I’d been neglecting opportunities to work in my homelab for awhile so that I might take advantage of a bit of a creative streak and shoot some photography. That’s probably been satisfied, for a little while anyway, so I’ve spent much of this long weekend tinkering in the homelab. (more…)
I opened up a preview of the Book List that I’d promised earlier. It’s still super thin, but there are a few solid titles in there.
I’m not pleased with writing the table code for this list manually. I don’t think there’s a native way in WordPress for me to do this programmatically, so I may move the book list to my own server where I can more easily (and automatically) generate the code around the list.
I’m not dead. :) Though I have been blogging a little for Bronto Engineering Blog.
I’ve been working on compiling a reading list page here. This will be a curated list of books that I’ve read and find to be foundational to running a good business of any kind, especially a software company or any other kind of technology-heavy venture.
Also, I’ll be speaking at Triangle DevOps again on September 17th. The talk will be aimed at line managers and executives who’ve bought into the idea of DevOps but don’t know where to start or how to measure success.
My latest contribution to the Bronto Engineering Blog is about a talk that John Willis delivered to Triangle DevOps on Software Defined Networking.
Originally posted on Engineering @ Bronto:
Here at Bronto, we’re very proud to support the local community in many ways. One of the facets of that spirit of community support is in hosting a number of meetup groups. One of the meetup groups that we’ve been hosting for over a year now is Triangle DevOps. We love this group so much that two members of our engineering team, Doug Hairfield and myself, actively help to keep the group running smoothly along with Mark Mzyk of Chef, Mark Imbriaco of Digital Ocean, and Nathan Walls of WebAssign. We often host the group’s meetings in our Thunderdome, which has a maximum capacity of 200 people.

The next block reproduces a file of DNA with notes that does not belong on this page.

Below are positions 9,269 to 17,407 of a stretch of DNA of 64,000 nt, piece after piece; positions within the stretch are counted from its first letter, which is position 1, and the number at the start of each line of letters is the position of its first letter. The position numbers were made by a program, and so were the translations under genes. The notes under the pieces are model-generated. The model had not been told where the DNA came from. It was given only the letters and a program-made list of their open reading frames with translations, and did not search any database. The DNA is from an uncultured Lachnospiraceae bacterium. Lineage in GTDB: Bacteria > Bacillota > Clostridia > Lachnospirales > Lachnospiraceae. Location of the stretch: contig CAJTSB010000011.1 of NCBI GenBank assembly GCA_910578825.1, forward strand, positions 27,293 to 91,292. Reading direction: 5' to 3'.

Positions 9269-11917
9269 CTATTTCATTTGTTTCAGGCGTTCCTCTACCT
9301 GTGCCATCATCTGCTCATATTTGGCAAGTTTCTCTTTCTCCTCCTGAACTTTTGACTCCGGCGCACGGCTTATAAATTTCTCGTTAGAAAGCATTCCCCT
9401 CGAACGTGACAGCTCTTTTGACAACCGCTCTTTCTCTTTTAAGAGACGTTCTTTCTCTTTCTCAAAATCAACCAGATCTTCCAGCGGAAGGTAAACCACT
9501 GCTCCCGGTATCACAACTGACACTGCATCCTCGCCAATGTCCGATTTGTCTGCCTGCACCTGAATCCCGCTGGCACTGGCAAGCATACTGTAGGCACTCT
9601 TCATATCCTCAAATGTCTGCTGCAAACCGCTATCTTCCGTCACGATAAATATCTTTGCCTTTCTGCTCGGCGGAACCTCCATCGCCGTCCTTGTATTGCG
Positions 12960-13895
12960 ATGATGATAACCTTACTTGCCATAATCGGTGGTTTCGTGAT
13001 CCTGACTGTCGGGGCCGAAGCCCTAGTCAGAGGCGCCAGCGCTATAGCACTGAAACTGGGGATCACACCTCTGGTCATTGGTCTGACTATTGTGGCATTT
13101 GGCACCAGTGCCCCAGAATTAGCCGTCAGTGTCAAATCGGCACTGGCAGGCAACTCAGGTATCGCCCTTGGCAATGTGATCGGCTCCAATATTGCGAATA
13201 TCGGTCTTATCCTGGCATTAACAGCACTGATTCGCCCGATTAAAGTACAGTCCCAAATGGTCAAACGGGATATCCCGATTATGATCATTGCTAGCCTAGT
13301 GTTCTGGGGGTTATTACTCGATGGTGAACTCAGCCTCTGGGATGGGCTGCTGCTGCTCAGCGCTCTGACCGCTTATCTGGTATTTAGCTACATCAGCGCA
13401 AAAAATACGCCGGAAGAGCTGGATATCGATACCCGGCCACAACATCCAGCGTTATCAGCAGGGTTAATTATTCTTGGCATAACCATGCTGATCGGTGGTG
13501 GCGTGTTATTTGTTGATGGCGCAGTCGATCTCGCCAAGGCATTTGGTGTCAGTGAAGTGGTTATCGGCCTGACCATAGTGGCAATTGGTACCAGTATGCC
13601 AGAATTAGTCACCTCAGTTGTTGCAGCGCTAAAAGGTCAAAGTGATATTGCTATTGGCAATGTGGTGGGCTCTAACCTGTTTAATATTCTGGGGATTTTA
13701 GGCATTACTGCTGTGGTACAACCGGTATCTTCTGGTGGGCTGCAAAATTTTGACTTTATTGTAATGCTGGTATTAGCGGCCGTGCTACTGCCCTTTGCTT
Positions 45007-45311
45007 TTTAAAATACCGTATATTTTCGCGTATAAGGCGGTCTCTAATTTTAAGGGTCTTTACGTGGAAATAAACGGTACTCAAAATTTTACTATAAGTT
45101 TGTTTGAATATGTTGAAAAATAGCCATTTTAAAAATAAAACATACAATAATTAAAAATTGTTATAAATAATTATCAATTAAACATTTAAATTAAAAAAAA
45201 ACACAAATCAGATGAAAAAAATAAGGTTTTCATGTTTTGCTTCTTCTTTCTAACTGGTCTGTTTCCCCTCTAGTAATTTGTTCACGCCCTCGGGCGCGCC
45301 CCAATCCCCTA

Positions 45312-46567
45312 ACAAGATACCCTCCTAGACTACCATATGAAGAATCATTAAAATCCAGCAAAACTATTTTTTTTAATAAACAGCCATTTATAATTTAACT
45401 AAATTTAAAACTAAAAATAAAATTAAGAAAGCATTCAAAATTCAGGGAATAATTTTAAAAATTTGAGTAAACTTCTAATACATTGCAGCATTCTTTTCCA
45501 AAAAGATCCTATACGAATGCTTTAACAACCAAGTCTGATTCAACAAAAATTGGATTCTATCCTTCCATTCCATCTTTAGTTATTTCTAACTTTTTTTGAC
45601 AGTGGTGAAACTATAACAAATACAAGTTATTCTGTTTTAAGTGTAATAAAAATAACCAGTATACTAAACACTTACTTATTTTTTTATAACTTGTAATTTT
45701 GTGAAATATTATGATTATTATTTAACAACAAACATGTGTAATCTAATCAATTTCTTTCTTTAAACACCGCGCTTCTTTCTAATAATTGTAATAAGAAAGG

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I’ve not been a generous blogger, and for that I apologize.
The homelab is still a work in progress. The Dell cabinet is in place, I’ve got all of one server for it (for now) which is racked up and running. There’s another server being built out now for it, which I’ll also break down for you.
The first server that is up and running is an HP Proliant DL160 G6. It’s got two Intel Xeon X5650 hex core processors running at 2.67GHz, 72GB of RAM, and a couple of small boot disks that came with it (which I’ve mirrored). I’ve also installed four 1TB SAS disks in a RAID 10 array for /var/lib/libvirt to be mounted. The whole point of this machine is to host virtual machines, and the point of many of the virtual machines will be for hosting Docker containers. This is not a toy; this is a tool by which I continue to learn and hone my craft.
The next server that is being staged is a Dell PowerEdge 1950 III, with dual E5410 quad core Xeons running at 2.33GHz, only 8GB of RAM, and (for the moment) a single 73GB disk. Another disk of identical specs will be added for RAID purposes. This machine is a utility server, meant to provide basic services to the virtual machines and containers. It will be responsible for dhcp, dns, ntp, Foreman, Puppet, etc.
There’s quite a lot going in here, which I’m sure will be fodder for future posts. I’ll also be writing for the new Bronto Engineering Blog about cool things we’re doing at work.
I’m blogging for Bronto now. Here’s my first published article for them.
Originally posted on Engineering @ Bronto:
The June 2014 Triangle DevOps meetup was once again hosted at Bronto. This particular event was one for the books; it’s not only the most highly attended Triangle DevOps event ever, but the largest event ever hosted in Bronto’s Thunderdome! Additionally, this was the official kick-off for the Docker Raleigh meetup group. If attendance and engagement were any indication, technology professionals in Raleigh and Durham are very ready to learn more about Docker and how to leverage it for their own benefit. We were very fortunate to have Aaron Huslage from Docker come to speak to us on this topic.
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Yesterday was my last day at Red Hat. I wasn’t there for long. It was really very bittersweet to leave. I loved the company, I loved the corporate culture. But I felt the greatest constraint on my success there (and the success of the mission for which I was hired) was coming from above, and it was increasingly clear that this wasn’t going to improve. That’s all I really want to say about that. I don’t want to look in the rear view mirror, but rather ahead to better days.
So at least for the weekend, anyway, I’m a free agent. I’m just going to spend it with friends and family like any other weekend, really, but we’re all having great fun pointing out that technically I’m unemployed right now.